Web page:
Buzz-Worthy Update

It has been a month and a half already since we got and installed our packages. For those of you new to beekeeping (well newer then us) a package is a container of about 3lbs of bees (approx. 10,000). We ordered two packages on for each hive. They come with Queens that have been separated into a Queen box with a few attendants. When you go and pick up your boxes of tiny sting machines they look something like this:

After we put these guys in the car and drove home super carefully, so as not to piss any one off, we had to then empty them into the hive. Here we did what any novice beekeeper would do and consulted the literature. The first book we looked at said to set up your hives you start by removing half the frames, then open the top of your package, remove the Queen and close the package. Check we can do that. Next uncork the candy side of your Queen box and hang it (candy side up) between two frames. So far this was super easy, no big deal, we were already awesome beekeepers, well, until the next step. It is time now to shake the bees to the bottom of the box (yeah um ok), pop off the cap, turn the box upside down and shake the bees into your hive (time out what?!?). At this point we had no idea there was another method, so shake we did, in the rain mind you. I had the pleasure of being the shaker, of both packages, 20,000 bees. I shook and got most of them out leaving the mostly empty packages under each hive to allow the stragglers the chance to get out. Good news was I only got stung 3 times, which really is amazing considering the amount of bees I just shook out of a box.

After the excitement of getting the bees in, we added all but one frame back into the boxes, put their feeders on and closed up the hive. For the next week we kept the feeders full (we used a 1 part sugar to 1 part water mixture made into a syrup) to ensure the newly placed bees had plenty to eat.

Fast forward to week 2:

Although we did a quick check on the hives after the first week, we had been unable to add the remaining frame to one of the hives. The bees in this hive had already started to fill the extra space with drawn comb. As newbies we didn’t realize this was not what we wanted and left it, until this week, week 2.

Week 2 started with us going to a class about beekeeping. A local bee shop (Beez Needz) puts on a free bee class each month and it is a great way to spend a Saturday learning and asking questions. At this meeting we learned we were going to have to go into our hives, pull out and check the frames for brood, make sure the Queen box is gone, and last but most anxiously, take off the drawn comb that was crowding the space our last frame needed to go into. We were told to remove it and then put it into an empty frame using a rubber band (O.K. cool sounds super easy and not like we may piss any one off.)

Getting a look at the inside of some hives at Beez Needz

We went out the next day to do just that. We opened the first hive and everyone looked like they were doing well, we even saw the Queen which was a great find. Then we moved onto the next hive, this is the one that had the comb we needed to fix. As we pulled out the frame and lifted it up to work on separating the comb the worst thing could have happened. The comb broke off and fell down with a crash. We both backed away briefly to be sure we just didn’t piss off an unknown amount of bees, then proceeded to work on our repairs. We got the comb attached to an empty frame and reinstalled them. Both hives had capped brood which shows that the Queen is laying and baby bees are being produced.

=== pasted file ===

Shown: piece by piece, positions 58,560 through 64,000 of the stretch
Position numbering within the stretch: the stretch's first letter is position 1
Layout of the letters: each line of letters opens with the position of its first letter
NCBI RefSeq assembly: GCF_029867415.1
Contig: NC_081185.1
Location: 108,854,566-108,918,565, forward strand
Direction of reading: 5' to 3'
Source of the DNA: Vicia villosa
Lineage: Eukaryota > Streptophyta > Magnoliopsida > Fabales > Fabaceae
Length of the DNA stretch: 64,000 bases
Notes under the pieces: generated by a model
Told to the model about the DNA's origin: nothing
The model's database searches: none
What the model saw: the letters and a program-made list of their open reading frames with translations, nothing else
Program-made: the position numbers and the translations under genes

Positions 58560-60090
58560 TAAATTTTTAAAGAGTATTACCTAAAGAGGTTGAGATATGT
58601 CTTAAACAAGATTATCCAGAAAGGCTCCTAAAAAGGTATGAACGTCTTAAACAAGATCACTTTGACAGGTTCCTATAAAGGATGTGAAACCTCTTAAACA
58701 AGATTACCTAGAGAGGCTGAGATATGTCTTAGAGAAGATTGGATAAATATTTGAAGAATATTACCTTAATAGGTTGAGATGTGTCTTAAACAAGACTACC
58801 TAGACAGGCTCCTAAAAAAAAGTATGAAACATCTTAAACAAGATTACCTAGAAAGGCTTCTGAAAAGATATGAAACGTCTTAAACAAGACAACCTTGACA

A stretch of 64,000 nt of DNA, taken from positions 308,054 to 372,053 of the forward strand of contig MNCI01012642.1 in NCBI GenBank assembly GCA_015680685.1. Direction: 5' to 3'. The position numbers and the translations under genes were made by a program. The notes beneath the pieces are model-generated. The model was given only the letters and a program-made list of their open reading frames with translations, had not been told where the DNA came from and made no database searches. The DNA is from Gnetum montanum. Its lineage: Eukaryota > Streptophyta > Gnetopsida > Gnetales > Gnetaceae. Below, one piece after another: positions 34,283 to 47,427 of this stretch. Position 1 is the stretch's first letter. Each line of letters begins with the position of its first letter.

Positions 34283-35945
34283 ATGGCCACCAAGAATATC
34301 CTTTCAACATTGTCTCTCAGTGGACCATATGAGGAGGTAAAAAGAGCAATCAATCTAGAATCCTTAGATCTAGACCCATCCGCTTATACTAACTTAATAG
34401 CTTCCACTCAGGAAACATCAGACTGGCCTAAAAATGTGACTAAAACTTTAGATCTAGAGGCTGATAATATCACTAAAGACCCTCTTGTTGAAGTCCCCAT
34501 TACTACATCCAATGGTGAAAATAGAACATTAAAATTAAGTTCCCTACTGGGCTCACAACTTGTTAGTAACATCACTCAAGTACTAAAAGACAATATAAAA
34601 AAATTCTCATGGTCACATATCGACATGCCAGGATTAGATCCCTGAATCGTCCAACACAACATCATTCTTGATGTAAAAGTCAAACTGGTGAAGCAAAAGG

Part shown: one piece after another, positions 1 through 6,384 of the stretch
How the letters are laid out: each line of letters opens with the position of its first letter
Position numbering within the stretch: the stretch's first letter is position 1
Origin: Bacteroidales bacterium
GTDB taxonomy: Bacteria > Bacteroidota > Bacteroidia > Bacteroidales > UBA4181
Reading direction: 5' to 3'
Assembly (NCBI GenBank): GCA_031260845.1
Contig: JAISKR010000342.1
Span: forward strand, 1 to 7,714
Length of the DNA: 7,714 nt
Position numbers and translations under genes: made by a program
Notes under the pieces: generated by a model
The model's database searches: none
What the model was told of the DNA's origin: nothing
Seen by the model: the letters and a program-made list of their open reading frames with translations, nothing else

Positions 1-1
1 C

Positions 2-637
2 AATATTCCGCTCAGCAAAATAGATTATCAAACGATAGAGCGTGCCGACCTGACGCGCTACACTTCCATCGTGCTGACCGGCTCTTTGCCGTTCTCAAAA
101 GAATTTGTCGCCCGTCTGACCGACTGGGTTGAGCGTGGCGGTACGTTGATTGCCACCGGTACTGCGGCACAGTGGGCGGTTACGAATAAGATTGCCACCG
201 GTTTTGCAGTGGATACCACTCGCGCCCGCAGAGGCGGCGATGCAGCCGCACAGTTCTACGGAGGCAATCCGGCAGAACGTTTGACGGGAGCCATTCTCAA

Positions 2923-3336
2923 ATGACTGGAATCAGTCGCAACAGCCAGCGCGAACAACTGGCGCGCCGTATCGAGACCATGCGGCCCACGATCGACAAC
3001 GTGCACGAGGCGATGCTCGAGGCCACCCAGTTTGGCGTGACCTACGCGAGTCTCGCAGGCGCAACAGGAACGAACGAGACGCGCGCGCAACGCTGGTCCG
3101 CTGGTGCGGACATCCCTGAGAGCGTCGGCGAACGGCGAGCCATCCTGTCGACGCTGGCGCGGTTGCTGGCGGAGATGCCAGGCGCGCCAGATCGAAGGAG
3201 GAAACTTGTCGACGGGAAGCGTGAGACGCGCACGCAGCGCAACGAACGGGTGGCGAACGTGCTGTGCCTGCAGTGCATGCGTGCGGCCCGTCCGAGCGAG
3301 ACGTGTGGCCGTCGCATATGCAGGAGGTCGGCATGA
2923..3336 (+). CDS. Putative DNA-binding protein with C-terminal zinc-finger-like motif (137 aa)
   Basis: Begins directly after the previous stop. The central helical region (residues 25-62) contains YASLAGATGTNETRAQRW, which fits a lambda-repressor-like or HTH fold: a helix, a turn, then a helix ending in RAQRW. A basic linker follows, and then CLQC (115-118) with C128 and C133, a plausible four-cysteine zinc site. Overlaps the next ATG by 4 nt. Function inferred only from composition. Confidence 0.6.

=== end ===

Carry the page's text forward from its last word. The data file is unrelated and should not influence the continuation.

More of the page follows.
Now we are on week 3. We added our feeders back this week and checked in again on Sunday morning. We saw even more brood and what we thought looked possibly like honey in a few cells. However, in the second hive that we opened, the bees were less then thrilled to be bothered. They tagged my husband twice so we just closed them up and let them be. Both hives were very active and so far we were feeling good about what we had been seeing.

Week 4 came and went, we did not get a chance to go out and check them but from our observations they seemed to be doing well. Week 5 was a great check. We found the Queen in one of the hives. She was super busy laying eggs and had tons of larvae in cells. This hive was doing so well we had to add the next level so they could have more room to grow. The second hive (the one where we had to do the repairs) was doing ok but their development was much farther behind their neighbor. We were unable to locate the Queen and did not see any capped brood. We did notice that they again attached the last frame to the side of the hive. We didn’t want to ruin it and just left it and are hoping the Queen is in there doing her thing.

Week 6 and all we have done is observe. We hope to get into the hive later this week but we have been very busy this week and the kids were under the weather. We have learned so much already while dealing with the hives. We have realized that it is super important to watch the weather when going into the hives. We had known that we shouldn’t mess with them in the rain but even an overcast day seems to make them more likely to be angry (see week 3 when they got my husband twice.) We also started trying to open the hives once the sun came up a bit more allowing the bees more time to “wake up” and get good and warm. This seems to help them be a little more receptive to us coming in and taking a look.

Do you also have bees? I would love to know what your experiences have been!! So far we have loved learning and watching the bees each week!!

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